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Dependency/Association with Interface or class in class diagram ?

Vinay Singh
Ranch Hand

Joined: Dec 15, 2004
Posts: 174
We are designing our application on J2EE 5.0 in which we have defined interfaces for each component.There is interface for service layer and two interfaces, remote and local extend this interface. Session bean implements these remote and local interfaces.
Similarly for data access layer we have class UserJPADAO which extends UserDAO interface.
Looks good.
The question is that if we draw class and sequence diagram the dependency/association has to be shown with class or with interface ?
If we show with interface then lets say UserJPADAO invokes two other classes, how are we going to depict that?
If we show with interfaces and t'rrow we have UserTopLInkDAO which implements UserDAO, do we have to change the class diagram ?
[ October 02, 2007: Message edited by: Vinay Singh ]

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Peer Reynders
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Joined: Aug 19, 2005
Posts: 2922
    
    5
Basically You have to decide for yourself.

In UML Distilled: A Brief Guide to the Standard Object Modeling Language, 3rd Edition (amazon US) Martin Fowler distinguishes between:
  • UML as a sketch
  • UML as a blueprint
  • UML as a programming language.


  • p.6
    Having said that, I need to make my biases clear. Almost all the time, my use of the UML is as sketches. I find the UML sketches useful with forward and reverse engineering and in both conceptual and software perspectives.
    I'm not a fan of detailed forward-engineered blueprints; I believe that it's too difficult to do well and slows down a development effort. Blueprinting to a level of subsystem interfaces is reasonable; but even then you should expect to change those interfaces as developers implement the interactions across the interface. The value of reverse-engineered blueprints is dependent on how the tools works. If it is used as a dynamic browser, it can be very helpful; if it generates a large document, all it does is kill trees.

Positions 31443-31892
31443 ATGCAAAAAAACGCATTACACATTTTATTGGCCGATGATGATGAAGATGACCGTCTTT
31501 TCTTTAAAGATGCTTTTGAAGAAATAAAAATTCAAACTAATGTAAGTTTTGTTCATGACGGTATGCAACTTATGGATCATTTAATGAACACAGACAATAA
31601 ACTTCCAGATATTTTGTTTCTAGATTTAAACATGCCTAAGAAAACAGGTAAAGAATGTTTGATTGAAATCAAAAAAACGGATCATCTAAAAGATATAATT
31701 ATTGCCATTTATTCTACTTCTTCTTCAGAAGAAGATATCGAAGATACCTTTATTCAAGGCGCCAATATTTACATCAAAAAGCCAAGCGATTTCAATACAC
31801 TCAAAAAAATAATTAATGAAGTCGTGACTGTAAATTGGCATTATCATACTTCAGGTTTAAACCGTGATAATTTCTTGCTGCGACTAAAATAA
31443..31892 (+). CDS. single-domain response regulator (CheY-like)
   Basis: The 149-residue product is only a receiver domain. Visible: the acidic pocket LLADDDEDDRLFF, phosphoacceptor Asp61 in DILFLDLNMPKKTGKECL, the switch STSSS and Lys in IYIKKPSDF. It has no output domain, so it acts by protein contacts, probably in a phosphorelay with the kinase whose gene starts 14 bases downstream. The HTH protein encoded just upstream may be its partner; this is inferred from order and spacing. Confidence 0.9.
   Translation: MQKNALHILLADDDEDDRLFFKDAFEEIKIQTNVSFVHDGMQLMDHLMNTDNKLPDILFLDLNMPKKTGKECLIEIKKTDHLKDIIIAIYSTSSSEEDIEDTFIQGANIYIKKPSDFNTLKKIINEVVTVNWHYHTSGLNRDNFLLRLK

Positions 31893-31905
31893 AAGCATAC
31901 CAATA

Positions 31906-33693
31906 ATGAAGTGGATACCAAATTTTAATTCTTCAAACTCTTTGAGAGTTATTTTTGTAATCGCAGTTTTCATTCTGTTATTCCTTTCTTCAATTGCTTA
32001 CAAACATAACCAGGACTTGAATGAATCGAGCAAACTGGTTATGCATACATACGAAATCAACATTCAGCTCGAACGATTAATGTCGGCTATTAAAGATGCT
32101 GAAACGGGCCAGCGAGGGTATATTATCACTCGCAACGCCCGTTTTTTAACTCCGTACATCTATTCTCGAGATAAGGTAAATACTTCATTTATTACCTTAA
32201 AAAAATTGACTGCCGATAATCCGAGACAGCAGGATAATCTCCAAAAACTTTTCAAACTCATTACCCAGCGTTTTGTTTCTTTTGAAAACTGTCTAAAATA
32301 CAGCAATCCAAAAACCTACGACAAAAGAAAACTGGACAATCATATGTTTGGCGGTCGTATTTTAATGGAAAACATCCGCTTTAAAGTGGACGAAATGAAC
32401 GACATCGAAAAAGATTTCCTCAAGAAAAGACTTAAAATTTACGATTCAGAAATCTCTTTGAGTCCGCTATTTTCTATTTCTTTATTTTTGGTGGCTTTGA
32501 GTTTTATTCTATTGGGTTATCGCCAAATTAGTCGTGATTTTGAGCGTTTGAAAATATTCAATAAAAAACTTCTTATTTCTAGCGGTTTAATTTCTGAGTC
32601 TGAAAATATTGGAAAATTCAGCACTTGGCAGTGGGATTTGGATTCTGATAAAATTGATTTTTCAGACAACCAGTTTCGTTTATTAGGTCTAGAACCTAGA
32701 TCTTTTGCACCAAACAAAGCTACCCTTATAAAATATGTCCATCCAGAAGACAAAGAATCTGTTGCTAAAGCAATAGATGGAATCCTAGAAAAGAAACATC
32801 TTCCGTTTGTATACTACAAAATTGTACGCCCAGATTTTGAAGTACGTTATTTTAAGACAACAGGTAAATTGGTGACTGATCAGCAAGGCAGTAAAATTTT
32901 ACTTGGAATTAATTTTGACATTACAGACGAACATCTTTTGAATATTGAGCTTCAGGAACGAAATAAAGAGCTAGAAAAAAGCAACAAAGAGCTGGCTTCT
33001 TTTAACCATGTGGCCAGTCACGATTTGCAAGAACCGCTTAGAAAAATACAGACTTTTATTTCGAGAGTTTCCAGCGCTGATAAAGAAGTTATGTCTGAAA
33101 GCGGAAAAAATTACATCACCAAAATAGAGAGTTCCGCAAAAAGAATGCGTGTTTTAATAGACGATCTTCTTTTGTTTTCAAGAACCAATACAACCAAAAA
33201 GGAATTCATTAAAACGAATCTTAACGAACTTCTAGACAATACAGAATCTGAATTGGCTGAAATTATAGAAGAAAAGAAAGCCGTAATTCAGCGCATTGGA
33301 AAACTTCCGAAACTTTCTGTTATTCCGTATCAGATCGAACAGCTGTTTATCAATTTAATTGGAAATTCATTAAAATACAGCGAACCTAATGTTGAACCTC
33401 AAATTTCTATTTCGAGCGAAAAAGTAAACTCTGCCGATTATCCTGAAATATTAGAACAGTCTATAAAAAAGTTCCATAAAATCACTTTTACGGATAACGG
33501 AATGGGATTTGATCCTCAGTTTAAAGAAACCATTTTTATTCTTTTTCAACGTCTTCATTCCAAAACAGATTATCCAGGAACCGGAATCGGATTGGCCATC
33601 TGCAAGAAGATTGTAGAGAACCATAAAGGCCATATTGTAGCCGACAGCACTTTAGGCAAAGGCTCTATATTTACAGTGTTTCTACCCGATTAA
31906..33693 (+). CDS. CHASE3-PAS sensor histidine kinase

I see UML as programming language as a nice idea but doubt that it will ever see significant usage. I'm not convinced that graphical forms are more productive than textual forms for most programming tasks and that even if they are, it's very difficult for a language to be widely accepted.

    So basically productive UML is a balancing act. Show as much as you need to get your point across - no more, strip away what isn't essential. Only diagram the interesting bits - otherwise the essential will be drowned out by the trivial.
    [ October 02, 2007: Message edited by: Peer Reynders ]
    Vinay Singh
    Ranch Hand

    Joined: Dec 15, 2004
    Posts: 174
    Thanks Peer. I would go with the classes as that look more logical to me. Although the problem with this approach is that we would need to revisit design if there is new implementation.
    Or I should show a factory object and leave the task to him.
     
    I agree. Here's the link: http://aspose.com/file-tools
     
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